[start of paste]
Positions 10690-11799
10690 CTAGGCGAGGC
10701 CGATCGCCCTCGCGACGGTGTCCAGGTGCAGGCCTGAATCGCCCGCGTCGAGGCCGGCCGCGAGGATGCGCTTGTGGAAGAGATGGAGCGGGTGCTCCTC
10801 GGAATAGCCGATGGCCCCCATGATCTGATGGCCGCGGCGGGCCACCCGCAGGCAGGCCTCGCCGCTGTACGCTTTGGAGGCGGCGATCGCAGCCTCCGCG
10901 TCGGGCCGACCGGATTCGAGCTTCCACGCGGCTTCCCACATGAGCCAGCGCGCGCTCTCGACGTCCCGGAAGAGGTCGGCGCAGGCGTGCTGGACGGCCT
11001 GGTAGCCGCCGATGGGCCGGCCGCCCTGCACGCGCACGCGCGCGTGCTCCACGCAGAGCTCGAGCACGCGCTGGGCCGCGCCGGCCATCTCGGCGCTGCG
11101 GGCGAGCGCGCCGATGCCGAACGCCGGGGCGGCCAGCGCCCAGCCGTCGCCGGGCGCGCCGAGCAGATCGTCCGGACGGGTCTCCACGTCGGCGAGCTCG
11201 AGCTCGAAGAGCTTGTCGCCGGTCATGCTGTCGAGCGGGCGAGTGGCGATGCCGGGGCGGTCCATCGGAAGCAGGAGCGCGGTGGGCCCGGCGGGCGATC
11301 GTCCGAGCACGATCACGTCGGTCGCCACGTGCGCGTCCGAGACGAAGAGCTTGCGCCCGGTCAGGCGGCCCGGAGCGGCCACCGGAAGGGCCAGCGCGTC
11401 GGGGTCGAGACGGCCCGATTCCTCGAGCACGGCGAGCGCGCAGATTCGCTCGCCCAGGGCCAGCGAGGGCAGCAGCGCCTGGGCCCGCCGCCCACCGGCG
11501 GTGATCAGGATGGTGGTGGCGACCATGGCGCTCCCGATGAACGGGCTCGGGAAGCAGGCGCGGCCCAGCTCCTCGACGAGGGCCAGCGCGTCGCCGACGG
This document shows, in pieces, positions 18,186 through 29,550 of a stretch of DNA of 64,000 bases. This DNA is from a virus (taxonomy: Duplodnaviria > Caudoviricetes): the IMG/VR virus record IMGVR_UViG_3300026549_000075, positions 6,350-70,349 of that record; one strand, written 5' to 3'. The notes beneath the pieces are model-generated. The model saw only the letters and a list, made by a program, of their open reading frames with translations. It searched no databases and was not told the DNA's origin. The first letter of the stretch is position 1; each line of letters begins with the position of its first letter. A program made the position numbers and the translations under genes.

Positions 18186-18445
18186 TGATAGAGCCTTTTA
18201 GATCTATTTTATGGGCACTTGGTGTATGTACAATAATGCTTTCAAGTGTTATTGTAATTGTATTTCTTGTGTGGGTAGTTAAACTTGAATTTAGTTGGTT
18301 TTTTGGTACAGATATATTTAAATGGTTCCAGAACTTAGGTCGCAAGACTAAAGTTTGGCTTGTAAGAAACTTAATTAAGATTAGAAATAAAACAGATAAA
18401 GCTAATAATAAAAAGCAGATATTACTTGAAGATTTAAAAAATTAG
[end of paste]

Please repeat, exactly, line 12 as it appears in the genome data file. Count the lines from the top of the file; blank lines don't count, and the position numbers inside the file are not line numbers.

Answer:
This document shows, in pieces, positions 18,186 through 29,550 of a stretch of DNA of 64,000 bases. This DNA is from a virus (taxonomy: Duplodnaviria > Caudoviricetes): the IMG/VR virus record IMGVR_UViG_3300026549_000075, positions 6,350-70,349 of that record; one strand, written 5' to 3'. The notes beneath the pieces are model-generated. The model saw only the letters and a list, made by a program, of their open reading frames with translations. It searched no databases and was not told the DNA's origin. The first letter of the stretch is position 1; each line of letters begins with the position of its first letter. A program made the position numbers and the translations under genes.